Police State/Civil Liberties

Want to reform America’s police? Look to firefighters

Well, as far as I know, there are no songs called “Fuck the Fire Department.”

By Roscoe Scarborough

The Conversation

Freddie Gray. Eric Garner. Michael Brown.

The deaths of black youth and men at the hands of police have sparked a nationwide conversation on discriminatory policing practices.

Media and the public often look to psychological explanations for discriminatory behavior, such as obvious prejudices and implicit biases.

However, in my view as a sociologist, policymakers and organizational leaders should focus less on the psychology of public servants and more on institutional culture.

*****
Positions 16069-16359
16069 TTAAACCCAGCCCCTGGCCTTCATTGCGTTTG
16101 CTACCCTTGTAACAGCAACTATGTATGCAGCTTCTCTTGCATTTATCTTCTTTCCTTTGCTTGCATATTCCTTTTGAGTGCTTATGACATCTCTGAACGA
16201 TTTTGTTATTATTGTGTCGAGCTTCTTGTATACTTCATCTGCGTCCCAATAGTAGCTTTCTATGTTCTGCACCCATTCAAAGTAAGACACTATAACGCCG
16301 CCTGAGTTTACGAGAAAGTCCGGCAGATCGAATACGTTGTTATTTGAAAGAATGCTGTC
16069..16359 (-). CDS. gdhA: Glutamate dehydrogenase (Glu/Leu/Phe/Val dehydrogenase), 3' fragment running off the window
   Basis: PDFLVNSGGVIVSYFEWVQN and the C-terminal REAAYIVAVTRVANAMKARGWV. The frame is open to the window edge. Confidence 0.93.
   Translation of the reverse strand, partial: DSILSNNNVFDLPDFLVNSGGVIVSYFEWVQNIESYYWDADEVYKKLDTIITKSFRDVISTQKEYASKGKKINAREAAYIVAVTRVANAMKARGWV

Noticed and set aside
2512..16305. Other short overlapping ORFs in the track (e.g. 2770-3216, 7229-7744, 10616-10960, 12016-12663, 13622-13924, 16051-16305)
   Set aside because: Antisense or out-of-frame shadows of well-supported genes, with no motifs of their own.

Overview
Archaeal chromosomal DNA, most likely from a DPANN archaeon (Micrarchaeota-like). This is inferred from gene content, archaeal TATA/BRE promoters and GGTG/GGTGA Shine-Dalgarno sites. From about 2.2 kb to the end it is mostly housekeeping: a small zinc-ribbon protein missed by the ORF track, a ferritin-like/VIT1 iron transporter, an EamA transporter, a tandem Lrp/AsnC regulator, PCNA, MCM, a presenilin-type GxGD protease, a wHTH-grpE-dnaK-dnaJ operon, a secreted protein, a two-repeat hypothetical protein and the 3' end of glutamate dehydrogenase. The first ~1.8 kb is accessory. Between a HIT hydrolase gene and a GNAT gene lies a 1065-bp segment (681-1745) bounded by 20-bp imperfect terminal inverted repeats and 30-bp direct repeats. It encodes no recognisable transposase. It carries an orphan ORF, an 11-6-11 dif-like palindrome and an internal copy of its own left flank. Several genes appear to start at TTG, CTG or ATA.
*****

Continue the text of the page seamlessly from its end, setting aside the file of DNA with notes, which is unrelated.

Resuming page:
From 2012 to 2015, I served as a volunteer firefighter in a busy suburban department to understand how fire service organizations recruit and retain volunteers. Through my research project, I wanted to learn why people risk their lives, spend time away from loved ones and forego paid employment to serve their community.

But I learned much more about how a strong institutional culture can suppress individual dispositions, including prejudice. Firefighting culture may provide a model for reforming law enforcement.


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